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Stereojack

How Blue Note Transitioned From Mono to Stereo

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Very interesting reading, a lot of facts I did not know. I always wondered about the March 8, 1957 date, because that would mean the Horace Silver quintet session was taped in the afternoon in Hackensack and the Jimmy Smith "Plays Pretty Just For You" session taped in the evening at Manhattan Towers. It seems to conflict with the method Rudy often stated: taking three days to set up for a remote recording. is it possible he set the remote equipment for the JOS session prior? It seems to me the same equipment he used for live club dates was the same that was used at Manhattan Towers, certainly if you look at, say the photos from Smalls for "Cool Blues" it looks like the same microphones from Manhattan Towers sessions. Also, the point made about the "Orgy in Rhythm" date being the first recorded in stereo, it seems odd that the only track recorded in mono is "Amuck".

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I generally prefer almost any BN I can get that way in mono...no distracting re-positioning of instruments in the mix from the head to the solos and generally better balance and presence.

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Anyone else notice the shoutout to our forums? "After reading this lucid and authoritative exposition, and memorizing the essential detail, you will easily be able to hold your own on the Steve Hoffman and Organisimo Forums, or post withering put-downs on any blog of your choosing (except here, careful)."

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Jack, thanks for the link. As someone who was a serious purchaser of Blue Note Lps in the 50's and 60's,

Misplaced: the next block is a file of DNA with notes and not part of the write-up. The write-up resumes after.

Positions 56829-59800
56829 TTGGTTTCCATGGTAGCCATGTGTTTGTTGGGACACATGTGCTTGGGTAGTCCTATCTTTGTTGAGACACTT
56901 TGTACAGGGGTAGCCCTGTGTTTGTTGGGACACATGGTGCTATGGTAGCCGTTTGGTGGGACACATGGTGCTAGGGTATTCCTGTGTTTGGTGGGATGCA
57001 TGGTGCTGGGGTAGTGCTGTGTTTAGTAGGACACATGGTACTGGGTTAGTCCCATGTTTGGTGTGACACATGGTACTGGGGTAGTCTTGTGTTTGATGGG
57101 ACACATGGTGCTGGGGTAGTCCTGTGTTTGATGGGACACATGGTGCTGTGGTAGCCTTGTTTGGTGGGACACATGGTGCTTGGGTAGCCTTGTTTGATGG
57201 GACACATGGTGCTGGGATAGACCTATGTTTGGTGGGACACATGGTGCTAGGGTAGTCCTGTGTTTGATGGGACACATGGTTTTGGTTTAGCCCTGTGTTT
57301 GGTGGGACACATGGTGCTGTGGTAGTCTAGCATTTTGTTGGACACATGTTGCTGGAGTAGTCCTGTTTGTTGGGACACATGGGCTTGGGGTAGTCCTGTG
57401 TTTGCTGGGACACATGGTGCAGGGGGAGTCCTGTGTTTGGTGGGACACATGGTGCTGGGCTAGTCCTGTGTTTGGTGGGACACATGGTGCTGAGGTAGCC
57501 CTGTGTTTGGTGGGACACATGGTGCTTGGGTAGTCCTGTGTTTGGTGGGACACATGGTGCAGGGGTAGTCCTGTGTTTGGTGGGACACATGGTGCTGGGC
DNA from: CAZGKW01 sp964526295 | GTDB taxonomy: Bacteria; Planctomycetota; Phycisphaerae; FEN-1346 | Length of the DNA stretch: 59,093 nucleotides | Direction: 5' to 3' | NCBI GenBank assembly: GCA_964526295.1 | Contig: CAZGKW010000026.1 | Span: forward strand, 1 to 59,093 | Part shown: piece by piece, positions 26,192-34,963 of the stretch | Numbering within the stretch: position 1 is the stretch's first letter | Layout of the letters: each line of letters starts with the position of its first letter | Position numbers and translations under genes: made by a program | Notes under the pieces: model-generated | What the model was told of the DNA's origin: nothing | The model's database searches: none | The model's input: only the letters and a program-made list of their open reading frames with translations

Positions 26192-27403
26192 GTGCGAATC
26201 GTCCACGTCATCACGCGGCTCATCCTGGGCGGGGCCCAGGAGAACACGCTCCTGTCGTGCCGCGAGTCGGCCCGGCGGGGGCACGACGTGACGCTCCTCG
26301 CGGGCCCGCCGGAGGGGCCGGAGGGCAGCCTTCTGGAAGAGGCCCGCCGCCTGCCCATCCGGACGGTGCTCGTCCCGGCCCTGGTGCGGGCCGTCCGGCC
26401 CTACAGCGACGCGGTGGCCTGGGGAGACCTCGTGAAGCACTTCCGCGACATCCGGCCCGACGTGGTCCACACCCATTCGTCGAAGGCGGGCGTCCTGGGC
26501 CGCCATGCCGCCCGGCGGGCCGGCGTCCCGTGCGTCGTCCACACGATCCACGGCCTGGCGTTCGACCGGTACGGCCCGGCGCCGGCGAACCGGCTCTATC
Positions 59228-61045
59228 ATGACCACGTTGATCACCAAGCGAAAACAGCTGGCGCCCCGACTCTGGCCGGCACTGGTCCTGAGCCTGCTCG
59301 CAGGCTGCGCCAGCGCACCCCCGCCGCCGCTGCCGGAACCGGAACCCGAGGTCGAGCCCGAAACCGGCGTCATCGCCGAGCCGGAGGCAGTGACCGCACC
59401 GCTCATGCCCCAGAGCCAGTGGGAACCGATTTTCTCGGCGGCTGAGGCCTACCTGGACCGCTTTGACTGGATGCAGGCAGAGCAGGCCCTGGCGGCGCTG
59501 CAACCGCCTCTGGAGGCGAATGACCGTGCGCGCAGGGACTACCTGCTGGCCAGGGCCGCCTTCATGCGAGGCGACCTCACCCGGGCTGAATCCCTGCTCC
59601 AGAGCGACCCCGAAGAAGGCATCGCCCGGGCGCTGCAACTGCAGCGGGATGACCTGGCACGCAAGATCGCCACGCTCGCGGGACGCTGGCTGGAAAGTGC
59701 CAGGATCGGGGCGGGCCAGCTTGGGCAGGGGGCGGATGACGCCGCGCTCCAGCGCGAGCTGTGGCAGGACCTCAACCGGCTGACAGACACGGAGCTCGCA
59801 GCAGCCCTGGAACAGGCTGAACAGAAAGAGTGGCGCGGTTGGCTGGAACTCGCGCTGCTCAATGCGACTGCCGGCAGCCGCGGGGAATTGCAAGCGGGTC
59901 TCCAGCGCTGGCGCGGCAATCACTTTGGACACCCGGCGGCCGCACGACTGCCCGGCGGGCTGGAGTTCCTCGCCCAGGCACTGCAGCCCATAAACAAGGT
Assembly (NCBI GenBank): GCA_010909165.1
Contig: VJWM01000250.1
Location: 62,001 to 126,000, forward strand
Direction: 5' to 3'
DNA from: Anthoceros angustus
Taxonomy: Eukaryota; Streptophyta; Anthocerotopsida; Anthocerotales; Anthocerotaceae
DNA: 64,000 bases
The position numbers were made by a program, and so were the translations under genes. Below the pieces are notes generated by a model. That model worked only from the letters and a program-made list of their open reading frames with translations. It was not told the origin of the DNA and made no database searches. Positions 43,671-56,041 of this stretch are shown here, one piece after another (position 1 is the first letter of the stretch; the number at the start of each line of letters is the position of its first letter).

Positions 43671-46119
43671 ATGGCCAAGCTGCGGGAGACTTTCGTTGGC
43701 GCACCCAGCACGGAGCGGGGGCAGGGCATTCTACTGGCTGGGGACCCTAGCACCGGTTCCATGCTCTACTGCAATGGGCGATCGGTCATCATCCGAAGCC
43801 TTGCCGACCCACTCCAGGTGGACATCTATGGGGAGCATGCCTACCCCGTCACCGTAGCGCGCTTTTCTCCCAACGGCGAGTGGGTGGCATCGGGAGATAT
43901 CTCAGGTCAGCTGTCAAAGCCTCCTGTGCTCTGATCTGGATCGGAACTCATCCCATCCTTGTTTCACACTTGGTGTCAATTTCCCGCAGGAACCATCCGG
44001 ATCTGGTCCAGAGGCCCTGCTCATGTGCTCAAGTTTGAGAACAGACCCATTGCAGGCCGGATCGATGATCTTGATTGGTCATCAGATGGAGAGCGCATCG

I found this article very enlightening.

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Very informative and confirmed a lot of my suspicions. One thing that was not addressed, unless I missed it:

One of the reasons for placing the bass and piano in the center had to do with the fact that the ratio between center information vs. side information increases when you collapse a stereo signal to mono. So in such a situation, it makes sense to place the louder instruments that cut through off too the sides, and the quieter instruments that are more likely to get lost, i.e., the bass and piano, in the center. I am sure that this played a role in the thought process, in addition to the fact that bass and piano typically form the rhythmic and harmonic foundations in most jazz settings.

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Anyone else notice the shoutout to our forums? "After reading this lucid and authoritative exposition, and memorizing the essential detail, you will easily be able to hold your own on the Steve Hoffman and Organisimo Forums, or post withering put-downs on any blog of your choosing (except here, careful)."

and spelled it wrong. :angry:

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Hmmm.

Oh Chuck, when I'm certain you have something useful or important to say, this is unbelievably frustrating.

MG

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Very informative and confirmed a lot of my suspicions. One thing that was not addressed, unless I missed it: